GOODYEAR, Ariz. — Adam Duvall is hard at work in the Arizona desert, looking for an encore to his breakout season for the Cincinnati Reds.

For the slugging outfielder, the biggest key is the smallest details.

"You don't try to repeat anything," Duvall said. "You've got to get your work in. You've got to stay focused and try to do the little things right. To go back, that's what gave you success in the first place. You've just got to continue to try to do those things."

Duvall was a pleasant surprise for lowly Cincinnati last year, leading the last-place Reds with 33 homers and 103 RBIs. He made the All-Star team for the first time and was a finalist for the Gold Glove award in left field, won by Pittsburgh's Starling Marte.

It was Duvall's first full year in the outfield, so the defensive recognition was particularly satisfying.

"I put a lot of emphasis on my defense, so it was gratifying for that to kind of pay off," he said before the Reds' first exhibition game on Friday.

An 11th-round pick in the 2010 amateur draft, Duvall broke into the majors with San Francisco in 2014. He homered off Mike Leake for his first hit in his first major league game against Cincinnati.

After batting .192 in 28 games with the Giants, Duvall began the next season back in the minors. He hit 26 homers for Triple-A Sacramento before he was shipped to the Reds along with minor league right-hander Keury Mella for Leake.

Duvall, a Louisville native who played his college ball at Western Kentucky, Chipola College and the University of Louisville, made a quick impression after he was promoted to Cincinnati, belting a two-run homer in his first plate appearance with the Reds. He went deep for each of his first three hits with his new club.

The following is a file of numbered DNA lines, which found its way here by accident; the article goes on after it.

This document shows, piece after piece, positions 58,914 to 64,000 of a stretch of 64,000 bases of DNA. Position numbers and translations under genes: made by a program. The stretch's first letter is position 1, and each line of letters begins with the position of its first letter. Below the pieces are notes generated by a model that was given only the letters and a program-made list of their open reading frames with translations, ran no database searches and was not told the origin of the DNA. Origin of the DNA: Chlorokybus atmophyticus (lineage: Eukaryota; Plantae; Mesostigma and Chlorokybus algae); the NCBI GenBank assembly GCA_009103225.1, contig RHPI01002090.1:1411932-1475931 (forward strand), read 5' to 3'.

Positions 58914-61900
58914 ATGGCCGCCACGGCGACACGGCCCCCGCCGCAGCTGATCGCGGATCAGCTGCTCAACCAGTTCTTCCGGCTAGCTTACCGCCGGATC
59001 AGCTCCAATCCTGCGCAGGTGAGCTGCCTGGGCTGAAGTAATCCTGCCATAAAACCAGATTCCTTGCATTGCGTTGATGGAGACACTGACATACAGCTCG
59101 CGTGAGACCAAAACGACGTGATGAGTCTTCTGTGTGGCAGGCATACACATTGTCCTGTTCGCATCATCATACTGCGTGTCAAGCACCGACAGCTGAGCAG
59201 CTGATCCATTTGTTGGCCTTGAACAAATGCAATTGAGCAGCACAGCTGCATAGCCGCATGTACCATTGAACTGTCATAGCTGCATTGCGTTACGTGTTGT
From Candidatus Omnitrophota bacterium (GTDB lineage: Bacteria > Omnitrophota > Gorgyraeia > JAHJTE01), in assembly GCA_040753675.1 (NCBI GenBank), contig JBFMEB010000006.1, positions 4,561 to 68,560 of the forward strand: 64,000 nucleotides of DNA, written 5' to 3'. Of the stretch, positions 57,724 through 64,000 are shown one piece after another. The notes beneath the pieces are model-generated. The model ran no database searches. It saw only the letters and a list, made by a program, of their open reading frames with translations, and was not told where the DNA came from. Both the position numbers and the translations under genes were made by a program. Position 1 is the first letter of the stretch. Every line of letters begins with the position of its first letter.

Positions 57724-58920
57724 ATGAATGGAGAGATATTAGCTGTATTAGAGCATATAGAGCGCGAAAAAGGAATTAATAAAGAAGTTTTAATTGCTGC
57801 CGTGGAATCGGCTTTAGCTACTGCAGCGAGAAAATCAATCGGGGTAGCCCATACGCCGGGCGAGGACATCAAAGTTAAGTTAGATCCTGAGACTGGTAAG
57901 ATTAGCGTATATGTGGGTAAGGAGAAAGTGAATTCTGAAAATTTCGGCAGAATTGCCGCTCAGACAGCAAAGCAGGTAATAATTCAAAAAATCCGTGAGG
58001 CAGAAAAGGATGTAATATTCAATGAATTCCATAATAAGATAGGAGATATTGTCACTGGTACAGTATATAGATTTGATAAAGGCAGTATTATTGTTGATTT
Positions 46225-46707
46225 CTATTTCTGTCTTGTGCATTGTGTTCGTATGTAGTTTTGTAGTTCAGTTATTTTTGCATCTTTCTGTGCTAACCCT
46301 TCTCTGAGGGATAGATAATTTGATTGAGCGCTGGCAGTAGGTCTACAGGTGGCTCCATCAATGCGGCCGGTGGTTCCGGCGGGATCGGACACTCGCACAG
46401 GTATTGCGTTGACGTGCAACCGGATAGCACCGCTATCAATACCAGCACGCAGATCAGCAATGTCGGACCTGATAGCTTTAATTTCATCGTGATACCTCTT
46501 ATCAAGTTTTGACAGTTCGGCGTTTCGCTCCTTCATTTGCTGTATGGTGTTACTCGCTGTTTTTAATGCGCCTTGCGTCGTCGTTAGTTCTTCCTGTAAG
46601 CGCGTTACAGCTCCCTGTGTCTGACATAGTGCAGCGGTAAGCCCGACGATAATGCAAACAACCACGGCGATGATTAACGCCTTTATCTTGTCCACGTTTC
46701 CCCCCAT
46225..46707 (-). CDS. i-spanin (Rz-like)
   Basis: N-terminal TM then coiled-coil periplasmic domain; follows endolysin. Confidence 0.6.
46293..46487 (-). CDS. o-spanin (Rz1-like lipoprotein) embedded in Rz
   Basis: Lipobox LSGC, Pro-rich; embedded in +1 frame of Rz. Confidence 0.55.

"Adam, he has natural ability and he has a very steady routine that he sticks to and can carry over into the game," Reds slugger Joey Votto said, "and I think that that's kind of an underrated attribute for players, the ability to prepare and see that carry over onto the field."

It remains to be seen if Duvall's success in 2016 carries over to this year. He had eight homers and 14 RBIs in 55 games before last season.

"He gets it. I mean he's a really bright kid and a tremendous worker," manager Bryan Price said. "I just don't think it's an easy game. It's hard to be really good on a consistent basis. However, my expectation is that he's going to be really good again this year."

A little more plate discipline could help Duvall continue his level of production. He struck out 164 times last year, compared to 41 walks.

But he grows more comfortable with his surroundings every day, and that also might help this season.

"With last year being a full year up here and getting to know a bunch of the guys, the comfortability level is definitely higher than when I first walked into the locker room," he said. "It's nice to know the guys and know all the faces and the coaching staff and the front office. It's starting to feel like home."

Herrera hampered by shoulder inflammation

GOODYEAR, Ariz. (AP) — Dilson Herrera has inflammation in his right shoulder and will not throw for a couple days, taking the Colombian infielder out of the World Baseball Classic and hurting his chances for making the Cincinnati Reds.

Herrera, who turns 23 next Friday, also experienced shoulder soreness for parts of last season, including during spring training. He said it started bothering him again about a week ago.

The Reds acquired Herrera when they traded Jay Bruce to the New York Mets last summer.

“I’m OK. Sometimes we’ve got to be strong, get the mind right so we’re ready for everything, so I feel normal,” Herrera said.

Reds manager Bryan Price said Herrera probably won’t throw again until Monday or Tuesday.

“He’ll DH tomorrow. He’s fine to hit,” Price said Friday. “But he’s not OK to defend and throw. Until we have that, his shoulder feeling good coming off the end of last year where he had the soreness, it doesn’t make any sense at all to be playing defense in the WBC or for us.”

Asked whether Herrera is going to get any tests on his shoulder, Price said: “He’s been examined extensively and I don’t think there’s any structural damage. There’s just inflammation.”

Herrera spent last season in the minors, hitting .274 with 15 homers and 64 RBIs in 110 games with Triple-A Las Vegas and Louisville. He is a .215 hitter in 49 career major league games, all with the Mets.
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